Proposals to ensure that insolvent businesses continue to receive essential supplies from the IT and utility sectors to aid business recovery were announced in a consultation launched today by Business Minister Jo Swinson.
The measures will stop these essential suppliers from seeking an unfair advantage over other creditors by increasing charges or payments of debts as a condition of continuing supply, thus benefiting both consumers and employees. In addition, suppliers of essential utilities will now have to continue providing their services during the business recovery.
Business Minister Jo Swinson said:
“These proposals are good news for employees of insolvent businesses, creditors and insolvency practitioners who are trying to rescue ailing companies.
“Businesses are currently closing down because insolvency practitioners are unable to secure the essential supplies they need to continue trading whilst they restructure or seek a buyer. This measure will ensure they can secure the supplies they need to deliver the best outcome for creditors and employees.
“The measure also demonstrates the Government’s commitment to doing all we can to save jobs and build a stronger economy. I look forward to hearing the views of all interested parties to ensure that the right balance is struck when implementing these changes.”
Responding to the Government’s plans to consult proposals to prevent utility companies and other key suppliers from enforcing ‘termination clauses’ against insolvent companies, R3 President Giles Frampton said:
“Termination clauses which take effect on insolvency are one of the biggest obstacles to business rescue that insolvency practitioners come across. They force the closure of potentially viable businesses, posing unnecessary risk to jobs.
“Our members estimate that banning termination clauses in supply contracts could help save over 2,000 businesses a year. R3 campaigned long and hard for action to be taken on termination clauses, winning support from the business and creditor communities. We are very pleased that an end to the use of termination clauses by crucial suppliers is one step closer.
“Business rescue is in the interests of both creditors and insolvent businesses and their employees. Turning a business around can be a much better outcome than that business being liquidated. Scrapping termination clauses will give many struggling businesses a better chance of survival and should boost the UK’s business rescue culture.”
Safeguards will be provided to ensure that suppliers who are obliged to continue supplying the insolvent business are adequately protected.
These changes will give the same protection to IT supplies in an insolvency as applies to gas, electricity, water and telecommunications supplies, which are essential to the continuation of a business in the 21st century, and ensure that such suppliers will be unable to withdraw their services purely on account of insolvency.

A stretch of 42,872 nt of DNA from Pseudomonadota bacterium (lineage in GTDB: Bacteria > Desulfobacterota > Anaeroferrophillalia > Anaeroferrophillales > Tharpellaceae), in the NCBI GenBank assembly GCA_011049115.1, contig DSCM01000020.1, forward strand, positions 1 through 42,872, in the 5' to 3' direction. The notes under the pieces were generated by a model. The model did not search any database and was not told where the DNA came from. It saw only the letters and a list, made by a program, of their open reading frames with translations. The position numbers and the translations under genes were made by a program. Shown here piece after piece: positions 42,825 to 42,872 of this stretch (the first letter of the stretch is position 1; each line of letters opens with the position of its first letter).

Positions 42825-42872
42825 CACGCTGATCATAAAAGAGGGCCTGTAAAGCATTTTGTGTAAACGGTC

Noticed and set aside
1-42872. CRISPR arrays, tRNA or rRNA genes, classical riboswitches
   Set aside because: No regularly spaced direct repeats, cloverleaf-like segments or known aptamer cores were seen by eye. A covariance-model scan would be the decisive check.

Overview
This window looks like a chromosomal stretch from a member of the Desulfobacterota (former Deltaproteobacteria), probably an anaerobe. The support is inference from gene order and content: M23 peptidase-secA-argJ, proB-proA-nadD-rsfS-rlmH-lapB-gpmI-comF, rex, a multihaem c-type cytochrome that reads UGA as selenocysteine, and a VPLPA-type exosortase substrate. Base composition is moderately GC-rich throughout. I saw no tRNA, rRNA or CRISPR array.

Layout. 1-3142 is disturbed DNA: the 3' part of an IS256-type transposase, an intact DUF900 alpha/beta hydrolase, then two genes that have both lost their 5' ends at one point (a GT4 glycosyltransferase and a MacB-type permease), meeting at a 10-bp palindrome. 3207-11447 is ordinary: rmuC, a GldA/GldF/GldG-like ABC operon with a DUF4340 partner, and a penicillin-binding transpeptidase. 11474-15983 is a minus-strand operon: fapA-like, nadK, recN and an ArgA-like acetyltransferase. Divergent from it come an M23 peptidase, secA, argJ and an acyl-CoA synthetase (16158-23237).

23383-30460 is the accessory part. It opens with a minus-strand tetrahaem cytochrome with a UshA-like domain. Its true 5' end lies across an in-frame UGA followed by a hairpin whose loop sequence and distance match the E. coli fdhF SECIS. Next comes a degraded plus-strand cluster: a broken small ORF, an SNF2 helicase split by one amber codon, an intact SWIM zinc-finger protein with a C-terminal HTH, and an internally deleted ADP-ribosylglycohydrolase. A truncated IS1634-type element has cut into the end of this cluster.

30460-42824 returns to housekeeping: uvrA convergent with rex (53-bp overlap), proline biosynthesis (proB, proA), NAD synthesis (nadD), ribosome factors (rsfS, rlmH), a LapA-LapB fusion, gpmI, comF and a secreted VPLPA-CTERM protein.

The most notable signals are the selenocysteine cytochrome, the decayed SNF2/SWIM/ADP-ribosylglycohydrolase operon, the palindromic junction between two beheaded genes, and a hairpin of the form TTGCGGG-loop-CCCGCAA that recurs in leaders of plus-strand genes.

Notes to Editors
These proposals will introduce secondary legislation that renders void contractual terms that allow an essential IT or utility provider to withdraw supplies to a company that has entered administration or had a voluntary arrangement under the Insolvency Act 1986 approved, or to make other changes to the terms of that supply including increasing the charges, on account of the insolvency.
Insolvency law currently includes a limited list of utilities suppliers who may seek a personal guarantee from an insolvency practitioner before continuing to supply an insolvent company, but who may not demand payment of pre-insolvency debt as a condition of further supply. These proposals would add IT suppliers to that list as a new category of essential supplier and also utility providers who are not presently covered (so-called ‘on-sellers’ of utilities).
The safeguards for suppliers will include a right to request a personal guarantee from the insolvency office-holder for post-insolvency supply and the right to terminate the supply if post-insolvency supplies remain unpaid for more than 28 days or with permission of the court or insolvency practitioner.
The consultation will run for a period of three months and is available on the Insolvency Service website at the link below: https://www.gov.uk/government/publications?departments%5B%5D=insolvency-service&publication_filter_option=consultations
The Insolvency Service administers the insolvency regime, investigating all compulsory liquidations and individual insolvencies (bankruptcies) through the Official Receiver to establish why they became insolvent. It may also use powers under the Companies Act 1985 to conduct confidential fact-finding investigations into the activities of live limited companies in the UK. In addition, the agency authorises and regulates the insolvency profession, deals with disqualification of directors in corporate failures, assesses and pays statutory entitlement to redundancy payments when an employer cannot or will not pay employees, provides banking and investment services for bankruptcy and liquidation estate funds and advises ministers and other government departments on insolvency law and practice.
Further information about the work of the Insolvency Service, and how to complain about financial misconduct, is available from: https://www.gov.uk/government/organisations/insolvency-servicehttps://www.gov.uk/government/organisations/insolvency-service
Media enquiries should be directed to: Kathryn Montague, The Insolvency Service Press Office, Tel: 020 7674 6910.
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